‘murmur’ at ROH Projects Deciphers the Multitude of Meanings

by Dini Adanurani
2nd June 2023
Showing from 2 to 25 June 2023, ‘murmur’ expands the multiplicity of meaning in language, symbol and object through the works of 11 multidisciplinary artists across Asia.

Stepping inside ROH Projects in Menteng, one can either spot or miss the two pieces of paper stuck on the right wall of the gallery by the entrance. These papers come from the first pages of different books: ‘The Image of the Future’ by Fred Polak, and ‘The Future of Image’ by Jacques Ranciere. A quick browse through the web reveals that the first title refers to social change and a collective vision of the future, while the latter talks about a new way of thinking about aesthetics. Even though the two titles are similar at first sight, the interchange of words and their emphasis in a sentence can completely alter its meaning.

This work by Thai artist Pratchaya Phintong, ‘Untitled’ (2023), is easily overlooked for its seemingly trivial placement. But upon closer examination, it fittingly sets the tone for what ‘murmur’, the gallery’s third group exhibition, is going to explore. As gestured immediately by the first artwork, a simple word holds a lot of possibilities. Take the example of the exhibition’s titular word: it is an onomatopoeia that represents soft, indistinct voices; but at the same time it is the plural version of mur, an Indonesian word for the hexagonal nuts generally used in constructions and appliances.

Here, the multiplicity of meaning is exercised through a curation of artworks by 11 artists across Asia, ranging from paintings, and sculptures to sound installation. This notion is intensified inside ROH’s Gallery Apple, which sees the white cubical space enveloped with rows of text from Hong Kong-based artist Tsang Kin-Wah’s work ‘YO UWOULDNE VER… YO U WO ULDN   EVE   R  ANDY  O   UWOULD  N EVER…’ (2023). The sentences on the wall spring towards many directions, interrupting each other, while some letters fall out and some sentences are rendered meaningless. 

Another level of disruption is audible through Bandung-based Bagus Pandega’s work ‘A Tea Poi on Moo’ (2016), a series of sound installations consisting of three vinyl players spread on the floor, each accompanied by the strobing light from study lamps beside them. The indiscernible sounds coming from each vinyl were sampled and distorted from Bagus’ interview on the streets of Bandung with three people who are struggling to make ends meet, in which he inquired them about their vision of tomorrow. Titled after a word scramble of ‘onomatopoeia’, the future depicted in this work fittingly reflects the sounds that it makes: a hollow ringing, eerily repeating itself.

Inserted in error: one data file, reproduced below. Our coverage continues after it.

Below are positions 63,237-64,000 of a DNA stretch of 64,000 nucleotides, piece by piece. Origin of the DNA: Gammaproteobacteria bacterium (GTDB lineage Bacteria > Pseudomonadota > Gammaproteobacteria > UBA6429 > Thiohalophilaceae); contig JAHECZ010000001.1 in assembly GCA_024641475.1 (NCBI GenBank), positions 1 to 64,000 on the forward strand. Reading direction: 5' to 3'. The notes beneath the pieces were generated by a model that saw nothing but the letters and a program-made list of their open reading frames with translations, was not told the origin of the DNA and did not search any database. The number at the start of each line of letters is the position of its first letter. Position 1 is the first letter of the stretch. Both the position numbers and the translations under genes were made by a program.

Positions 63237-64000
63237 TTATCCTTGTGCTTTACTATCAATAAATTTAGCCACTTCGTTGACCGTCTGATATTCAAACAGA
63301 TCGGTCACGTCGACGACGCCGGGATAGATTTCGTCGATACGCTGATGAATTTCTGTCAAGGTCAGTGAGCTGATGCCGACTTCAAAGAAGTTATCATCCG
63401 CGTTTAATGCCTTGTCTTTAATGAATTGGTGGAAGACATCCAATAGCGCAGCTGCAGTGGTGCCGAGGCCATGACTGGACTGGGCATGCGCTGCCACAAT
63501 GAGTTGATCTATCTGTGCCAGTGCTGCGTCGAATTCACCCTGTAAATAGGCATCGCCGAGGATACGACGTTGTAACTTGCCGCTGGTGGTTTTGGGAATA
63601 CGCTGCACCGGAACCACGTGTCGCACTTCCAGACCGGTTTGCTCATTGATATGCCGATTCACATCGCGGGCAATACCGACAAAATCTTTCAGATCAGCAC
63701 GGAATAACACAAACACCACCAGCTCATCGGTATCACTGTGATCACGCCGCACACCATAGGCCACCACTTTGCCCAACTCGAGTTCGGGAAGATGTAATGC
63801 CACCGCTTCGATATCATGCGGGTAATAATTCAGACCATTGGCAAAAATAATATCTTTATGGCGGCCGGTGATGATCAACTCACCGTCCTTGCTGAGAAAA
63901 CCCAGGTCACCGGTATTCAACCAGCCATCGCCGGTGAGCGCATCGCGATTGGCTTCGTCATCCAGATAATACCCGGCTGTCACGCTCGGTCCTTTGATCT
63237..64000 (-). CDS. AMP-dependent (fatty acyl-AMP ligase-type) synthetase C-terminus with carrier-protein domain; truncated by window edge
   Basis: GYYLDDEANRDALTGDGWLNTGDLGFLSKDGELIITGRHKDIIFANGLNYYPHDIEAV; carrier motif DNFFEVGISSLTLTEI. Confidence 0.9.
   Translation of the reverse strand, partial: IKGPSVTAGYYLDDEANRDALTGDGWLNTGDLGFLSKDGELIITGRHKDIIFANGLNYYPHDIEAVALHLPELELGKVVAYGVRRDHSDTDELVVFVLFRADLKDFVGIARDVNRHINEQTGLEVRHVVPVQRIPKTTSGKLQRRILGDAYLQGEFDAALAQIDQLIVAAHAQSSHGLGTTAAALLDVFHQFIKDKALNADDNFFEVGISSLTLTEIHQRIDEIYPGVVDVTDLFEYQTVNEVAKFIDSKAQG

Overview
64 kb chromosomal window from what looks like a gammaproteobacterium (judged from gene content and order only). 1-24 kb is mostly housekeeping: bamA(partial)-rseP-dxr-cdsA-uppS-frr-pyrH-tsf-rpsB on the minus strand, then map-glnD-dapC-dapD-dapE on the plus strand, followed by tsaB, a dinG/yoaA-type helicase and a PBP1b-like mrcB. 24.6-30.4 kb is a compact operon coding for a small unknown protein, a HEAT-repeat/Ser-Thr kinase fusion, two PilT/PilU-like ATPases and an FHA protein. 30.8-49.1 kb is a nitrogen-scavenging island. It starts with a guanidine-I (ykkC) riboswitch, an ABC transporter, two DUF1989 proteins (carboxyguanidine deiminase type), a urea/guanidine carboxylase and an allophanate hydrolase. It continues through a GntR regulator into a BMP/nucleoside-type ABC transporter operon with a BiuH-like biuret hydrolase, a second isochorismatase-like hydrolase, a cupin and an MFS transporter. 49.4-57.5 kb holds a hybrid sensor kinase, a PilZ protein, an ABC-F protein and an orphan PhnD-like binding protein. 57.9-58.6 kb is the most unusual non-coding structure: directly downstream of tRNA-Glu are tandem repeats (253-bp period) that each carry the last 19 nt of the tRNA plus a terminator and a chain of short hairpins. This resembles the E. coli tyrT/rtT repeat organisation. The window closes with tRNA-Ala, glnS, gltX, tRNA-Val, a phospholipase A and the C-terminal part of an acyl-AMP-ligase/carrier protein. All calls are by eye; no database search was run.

Moving away to the wider, high-ceilinged space of Gallery Orange, the artworks lose their firm grip on wordplays and sensational bursts, slowly coming into sculptures, paintings and drawings that invite the audience to envisage their meanings. A wooden sculpture of a round-edged car stands slightly slanted at one corner, but as one gets closer to it, a small painting of that same car is perched on the wall in response to the gallery’s structure. This is Koh Phangan-based Aracha Cholitgul’s work ‘LDR – Moving Mountain No. 1′ (2020), a memento of her experience travelling around Thailand with a pickup truck during the pandemic.

At another corner of the gallery, a house-like structure is hung above the ground, completely covered by a colourful pile of clothes. Titled ‘Holy Chamber’ (2023), the installation by Agung Kurniawan looks back into the country’s history; envisioning a praying quarters built from clothes of the 1965 mass killings survivors. “I helped iron the clothes, and it felt so eerie touching them because I can imagine [the survivors’] bodies,” commented Adinda Yuwono, Relations Manager of ROH Projects, on her experience preparing the work. 

Visitors are welcome to step into the chamber to experience this haunting past. As the Yogyakarta-based artist spoke of his work, “Objects or forms can never be freed from their meaning. These objects are born with their original sin.” 

The ensemble of ‘murmur’ has many layers of depth, as well as a range of forms that manifests the theme. Yet, the works run along the same thread and influence each other’s tone in the same space. From the visible play of words to the unspoken chapter of history, ‘murmur’ serves as a site of reflection on life itself. 


‘murmur’ will run from 2 to 25 June 2023 at ROH Projects. For more details, click here.